SKIN serves up the tale of Dr. Robert Ledgard (Antonio Banderas), a famous plastic surgeon. Some of you may remember that back in 1990, Banderas became star thanks to Almodovar’s TIE ME UP! TIE ME DOWN! He’d been in several of Almodovar’s films before that, but TIE ME UP! was the film that brought him to the world’s attention in a big way, and soon afterwards, Banderas moved to America and started what has been a long career in American films (NOTE: the same week THE SKIN I LIVE IN was released in the arthouse theaters, the movie PUSS N’ BOOTS, where he gave voice to the title animated character, was the Number 1 movie at the Box Office). But he started in Spain with Almodovar, and it’s nice to see the two reunited after all these years.

Dr. Ledgard is keeping a woman captive in his home, named Vera Cruz (Elena Anaya) , and she is desperate to escape when we find her. She has been locked in a room for what seems like years (and which reminded me in a strange way of Chan-Wook Park’s OLDBOY from 2003, for this reason). Vera watches television (mostly yoga tapes, something she practices for hours), and makes strange papier mache art objects, many of which are busts of people covered in bandages, much like her own appearance during recovery after several operations. At the same time, Vera is constantly under surveillance, with several TV screens throughout the house showing her every move.

Dr. Ledgard has discovered a new kind of synthetic flesh which not only replaces damaged tissue (it’s intended specifically for burn victims), but which is an improvement on real flesh, since it is more impervious to damage, and repels such things as insect bites. And it is clear that Vera has been his guinea pig in this discovery.

When Dr. Ledgard is away, the household is run by Marilia (Marisa Peredes), a harsh-looking woman who is not only the head of the domestic staff; we also learn she is Ledgard’s real mother. When Marilia’s son (and thus Ledgard’s half-brother), Zeca (Roberto Alamo) shows up – a bank robber looking for sanctuary – things suddenly get out of hand, as the violent Zeca sees Vera on the surveillance screens and decides to go looking for her. When he finds the right room and breaks in, Vera thinks her savior has finally arrived to set her free, but Zeca is only interested in raping her. But Dr. Ledgard arrives home in time to interrupt.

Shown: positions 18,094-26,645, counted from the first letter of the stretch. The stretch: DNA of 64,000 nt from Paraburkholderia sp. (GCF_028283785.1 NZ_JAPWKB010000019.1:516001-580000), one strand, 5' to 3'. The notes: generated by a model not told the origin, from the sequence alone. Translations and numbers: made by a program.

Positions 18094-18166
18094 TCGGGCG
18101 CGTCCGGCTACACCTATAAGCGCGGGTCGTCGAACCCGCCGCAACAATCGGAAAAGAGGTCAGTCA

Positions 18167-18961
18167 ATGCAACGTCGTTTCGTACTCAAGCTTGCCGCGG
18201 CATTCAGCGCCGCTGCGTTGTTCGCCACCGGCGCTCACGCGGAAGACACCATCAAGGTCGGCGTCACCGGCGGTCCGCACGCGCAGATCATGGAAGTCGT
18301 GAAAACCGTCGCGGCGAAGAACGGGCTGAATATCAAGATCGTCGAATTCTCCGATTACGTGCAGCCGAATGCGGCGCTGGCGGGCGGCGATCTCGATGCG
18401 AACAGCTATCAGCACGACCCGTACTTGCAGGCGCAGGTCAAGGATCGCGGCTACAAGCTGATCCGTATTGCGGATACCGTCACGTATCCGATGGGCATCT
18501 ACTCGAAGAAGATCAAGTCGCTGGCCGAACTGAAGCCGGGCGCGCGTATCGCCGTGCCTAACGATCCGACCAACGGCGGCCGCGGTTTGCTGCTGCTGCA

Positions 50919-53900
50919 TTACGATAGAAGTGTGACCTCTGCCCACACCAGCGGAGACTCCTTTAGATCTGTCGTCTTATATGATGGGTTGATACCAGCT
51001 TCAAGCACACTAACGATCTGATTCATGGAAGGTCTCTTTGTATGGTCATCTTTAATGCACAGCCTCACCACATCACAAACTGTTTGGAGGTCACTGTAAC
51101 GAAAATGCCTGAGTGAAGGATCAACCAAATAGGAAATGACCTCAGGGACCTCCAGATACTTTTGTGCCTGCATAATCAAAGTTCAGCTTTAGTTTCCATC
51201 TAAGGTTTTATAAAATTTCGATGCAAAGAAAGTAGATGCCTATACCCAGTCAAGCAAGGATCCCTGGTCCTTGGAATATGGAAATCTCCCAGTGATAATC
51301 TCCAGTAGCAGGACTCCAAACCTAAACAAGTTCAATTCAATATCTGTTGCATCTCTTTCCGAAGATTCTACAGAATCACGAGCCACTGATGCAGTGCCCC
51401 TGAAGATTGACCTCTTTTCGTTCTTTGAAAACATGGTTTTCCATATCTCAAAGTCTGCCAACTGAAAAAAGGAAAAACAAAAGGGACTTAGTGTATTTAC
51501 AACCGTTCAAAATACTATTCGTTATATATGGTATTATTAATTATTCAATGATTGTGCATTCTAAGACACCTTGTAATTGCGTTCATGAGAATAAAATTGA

The rest of the film jumps back and forth in time to show us what happened in Ledgard’s life to bring him to this point, how Vera got to be in this situation, and more. This being an Amoldovar film, as I mentioned earlier, characters and their histories are the most important aspects here, and SKIN becomes a kind of melodrama, or cinematic soap opera, as things progress. But I am not saying that to belittle the film. On the contrary, Almodovar uses these trappings to great effect to tell his stories, much in the way that great directors of the past like Douglas Sirk brought us unique human dramas that were completely their own.

In the flashbacks, we meet everyone from Ledgard’s former wife, who killed herself, to his daughter, a girl suffering from severe social anxiety who is raped after a party, and other interesting characters. Each of them plays a significant part in the story, and by the end, everything has taken some fascinating turns, many of which we don’t see coming.

As for Banderas, I found his performance cold at first. With his slicked-back hair and icy demeanor, he’s hard to sympathize with, and I was concerned he would come off as one-dimensional. But, as the story unfolds and we learn a great deal about his past, he becomes warmer and fully human. The same goes for the other key players here, with Vera perhaps the most tragic of all.

Once the mysteries of the film opened up, like the petals of a flower, I found myself going from liking THE SKIN I LIVE IN, to deciding it is a work of brilliance in many ways. While I’ve been a fan of Almodovar throughout his career, I’ve found his more recent films to be a bit uneven, but this one had the best elements of Almodovar’s work, giving us a true return to form for a man considered a master filmmaker.

There have been many horror films dealing with merciless plastic surgeons over the years, from 1935s THE RAVEN, where surgeon Bela Lugosi mutilated the face of gangster Boris Karloff, only agreeing to fix it if Karloff did his bidding; to the classic 1960 French film EYES WITHOUT A FACE (LES YEUX SANS VISAGE) by Georges Franju, which used truly poetic imagery to tell the tale of a man using surgery to try to replace the face of daughter, injured in a car crash, with the flesh of abducted women. Almodovar uses this theme to his own ends, but he does it in a powerful, dramatic way that will take your breath away at certain points.

Easily one of the best films I’ve seen this year. I give THE SKIN I LIVE IN, four out of five knives.

© Copyright 2011 by L. L. Soares

L.L. Soares gives THE SKIN I LIVE IN ~ four out of five knives!